also show them what happens if they are not respectful with lathes like that video grabbing someone to show the truth about no respect
     
  13. Dieselkid 63

    Dieselkid 63 Banned from forklifts

    Messages:
    4,574
    Location:
    Wellington, New Zealand
    I have mate, just the basics like, turning it on, what the feeds do, how to face things off, centre drilling. Those who are interested see the merits of it.

    It’s great fun. Always make a habit of turning the machine off when cleaning. So easily to accidentally hit the power when leaving over the ways.

    Not sure about others but if I’m having a conversation I whack the machine off. Then fire up for a demo run. And safety glasses for everyone :)
     
  14. Dieselkid 63

    Dieselkid 63 Banned from forklifts

    Messages:
    4,574
    Location:
    Wellington, New Zealand
    Painted and fitted. Now I’m going to apply a bead of filler between the column and the bracket, sand it flush and it should look as though it was always there once done!
     
    • D3F1570D-166D-471B-8FD4-BF127453E677.jpeg
    • EBE0AED6-FA2D-42FE-83F6-28946624596F.jpeg
  15. Carl Wilson Member

    Messages:
    1,699
    Location:
    Moray
    Very nice job, just like on your lathe. Machines like this are part of our shared industrial heritage. They deserve to be looked after and used.

    That way, many years hence, future generations will be able to see just what our species was once capable of.

    Have you read "The Second Sleep" by Robert Harris? It's the way things are going...
     
  16. Ton-up

    Ton-up Member

    Messages:
    1,569
    Location:
    Essex, England.
    Lovely job on the bracket :thumbup:
     
    Dieselkid 63 likes this.
  17. Dieselkid 63

    Dieselkid 63 Banned from forklifts

    Messages:
    4,574
    Location:
    Wellington, New Zealand
    Hit something of a snag...

    I lowered the drill tonight to 180deg to slide in the chain and attached counterweight. I’ve been waiting for the paint to harden so I could strop the frame and not damage the finish. It all went in no hassle, but on checking it I’m missing about 4” of chain travel. I had to lose a link to get it free, but that’s only half an inch at best, so I’m wondering where all the other chain has gone?

    I want the maximum use of the drill, after all it has a power feed, so I’m thinking I might splice a bit of old bike chain between the old chain and the counterweight. You won’t be able to see it as it will be in the column and you need the old chain for the pulley up top to work properly. An annoying little development!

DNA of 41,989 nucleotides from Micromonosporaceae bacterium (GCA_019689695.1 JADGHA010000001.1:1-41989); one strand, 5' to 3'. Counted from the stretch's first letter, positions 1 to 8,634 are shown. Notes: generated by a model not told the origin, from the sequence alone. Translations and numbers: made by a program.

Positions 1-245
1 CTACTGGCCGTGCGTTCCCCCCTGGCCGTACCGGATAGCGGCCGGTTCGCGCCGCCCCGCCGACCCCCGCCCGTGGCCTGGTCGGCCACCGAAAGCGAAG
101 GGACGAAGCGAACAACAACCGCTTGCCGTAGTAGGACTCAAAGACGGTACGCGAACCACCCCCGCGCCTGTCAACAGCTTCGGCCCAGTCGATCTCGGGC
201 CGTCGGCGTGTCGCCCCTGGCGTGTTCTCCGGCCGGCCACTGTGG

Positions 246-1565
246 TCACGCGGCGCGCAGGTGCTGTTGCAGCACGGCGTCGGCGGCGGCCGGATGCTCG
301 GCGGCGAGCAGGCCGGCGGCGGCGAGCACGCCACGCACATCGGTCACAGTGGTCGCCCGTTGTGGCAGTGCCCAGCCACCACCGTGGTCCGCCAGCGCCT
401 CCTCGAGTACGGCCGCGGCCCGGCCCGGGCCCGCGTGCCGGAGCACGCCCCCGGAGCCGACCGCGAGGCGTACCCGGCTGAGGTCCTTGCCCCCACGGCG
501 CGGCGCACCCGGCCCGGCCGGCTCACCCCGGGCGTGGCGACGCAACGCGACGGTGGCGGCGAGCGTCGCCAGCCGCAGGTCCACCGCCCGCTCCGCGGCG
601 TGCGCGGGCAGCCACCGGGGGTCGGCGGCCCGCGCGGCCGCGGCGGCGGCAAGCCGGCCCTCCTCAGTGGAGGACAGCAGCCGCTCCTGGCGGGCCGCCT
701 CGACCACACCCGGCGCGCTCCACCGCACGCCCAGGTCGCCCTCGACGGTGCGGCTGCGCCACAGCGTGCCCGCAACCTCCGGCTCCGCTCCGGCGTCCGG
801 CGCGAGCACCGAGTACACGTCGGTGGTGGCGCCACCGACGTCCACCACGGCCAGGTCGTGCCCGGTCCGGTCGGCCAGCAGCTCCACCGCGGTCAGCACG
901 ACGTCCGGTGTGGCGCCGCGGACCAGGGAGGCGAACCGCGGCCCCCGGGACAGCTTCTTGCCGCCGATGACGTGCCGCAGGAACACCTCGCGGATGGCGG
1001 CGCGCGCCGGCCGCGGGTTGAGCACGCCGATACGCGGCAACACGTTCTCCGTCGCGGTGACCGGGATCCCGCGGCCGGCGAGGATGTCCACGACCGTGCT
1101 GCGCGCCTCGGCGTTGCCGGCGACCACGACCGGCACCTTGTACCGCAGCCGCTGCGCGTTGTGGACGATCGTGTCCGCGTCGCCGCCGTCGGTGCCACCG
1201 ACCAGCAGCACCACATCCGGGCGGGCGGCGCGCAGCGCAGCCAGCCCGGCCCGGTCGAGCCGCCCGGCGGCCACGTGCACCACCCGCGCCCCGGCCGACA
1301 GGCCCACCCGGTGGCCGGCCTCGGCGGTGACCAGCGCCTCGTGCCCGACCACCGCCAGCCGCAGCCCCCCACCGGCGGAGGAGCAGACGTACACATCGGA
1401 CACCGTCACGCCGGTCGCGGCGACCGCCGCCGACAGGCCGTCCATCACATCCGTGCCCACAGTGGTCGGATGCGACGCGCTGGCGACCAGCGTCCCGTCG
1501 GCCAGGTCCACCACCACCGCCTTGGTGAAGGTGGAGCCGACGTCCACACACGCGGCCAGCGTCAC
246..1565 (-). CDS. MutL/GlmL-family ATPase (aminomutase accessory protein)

• ED909B74-809D-4E3C-BA57-3AC478480106.jpeg
  18. Dieselkid 63

    Dieselkid 63 Banned from forklifts

    Messages:
    4,574
    Location:
    Wellington, New Zealand
    Project update:

    No more chain needed.

    An interesting little exploration session in the workshop this afternoon. I tilted and laid the drill flat again to see if I could rectify the problem. A short chain could have meant the chain had looped and snagged on itself, though this was not the case. Weight and chain out, I could look down the bore. I dangled wire and the bike chain down, and both got tangled and stuck.

    This was confusing as it was to my knowledge a clean bore. It is not - there is an offset roller in there, and then it became obvious - the chain must previously have gone on the wrong side and the pressure pushed it out of alignment, thus losing length. Stiffer wire was used and I routed the chain the right way, sucking the counterweight back in and finally attached it all up to the rack.

    I have to say I love the feel of a counterweight over a spring. The frame needs another coat of paint and then it will be time to start adding some more mechanical bits.

    The bracket has had a skim of filler around the join, looks the part even in primer.
     
    • 4A21301D-A419-4802-B7F2-BC90506A2DE6.jpeg
    • 6992ED35-78AC-4E11-B50A-BE25DC3F76A2.jpeg
    • C7BA29C8-582B-479F-ABA3-239BC71031C0.jpeg
  19. Dieselkid 63

    Dieselkid 63 Banned from forklifts

    Messages:
    4,574
    Location:
    Wellington, New Zealand
    I did some garage tidying and discovered something I’d forgotten I’d bought - a big lamp from a lathe. I thought it would be a good addition to the drill.

    I didn’t want to modify the Auto Memota starter as it’s a really nice switch with grooves on the top. Fortunately I have another MEM switch - the one that came with the drill. This switch is quite damaged and someone decided to paint it yellow and then red at some stage in its life. Importantly though, this switch has a plain top and could mount the lamp much better :)

    The switch front has cleaned up ok. It’s knocked about and has a few nicks. I will paint it black eventually.
     
    • 1219032E-EA07-4418-85F3-46C3DF909969.jpeg
    • 1AAAB6F5-CF68-4EE7-8D17-909E0C91EA95.jpeg
    • 21A2C50D-BC6A-4363-ABB2-6196FE72B656.jpeg
  20. Dieselkid 63

    Dieselkid 63 Banned from forklifts

    Messages:
    4,574
    Location:
    Wellington, New Zealand
    Furthering my post in the ‘today I acquired’ thread, I’ve rebuilt the auto feed clutch. A nice and simple sliding dog clutch which is activated by a lever on the other side, which pops into place by a sprung steel ball. I had to paint the gearbox and I need to give it a topcoat too. This will be done on the machine as loose boxes seem to get a few nicks being fettled into position.

    The drill frame is on its side again. Again. Yes, chief idiot over here forgot that prior to connecting the counterweight chain to the rack, the automatic depth stop must first be installed around the quill sleeve. Nice one.

    Once I’ve got it upright I’m going to start painting and adding a few more bits to the machine. Watch this space...
     
    • 6872F619-7BFF-4E2D-9204-07754714B5D9.jpeg
    • F8467F77-0A66-496B-B358-C6F3E073A6E2.jpeg
Advertisements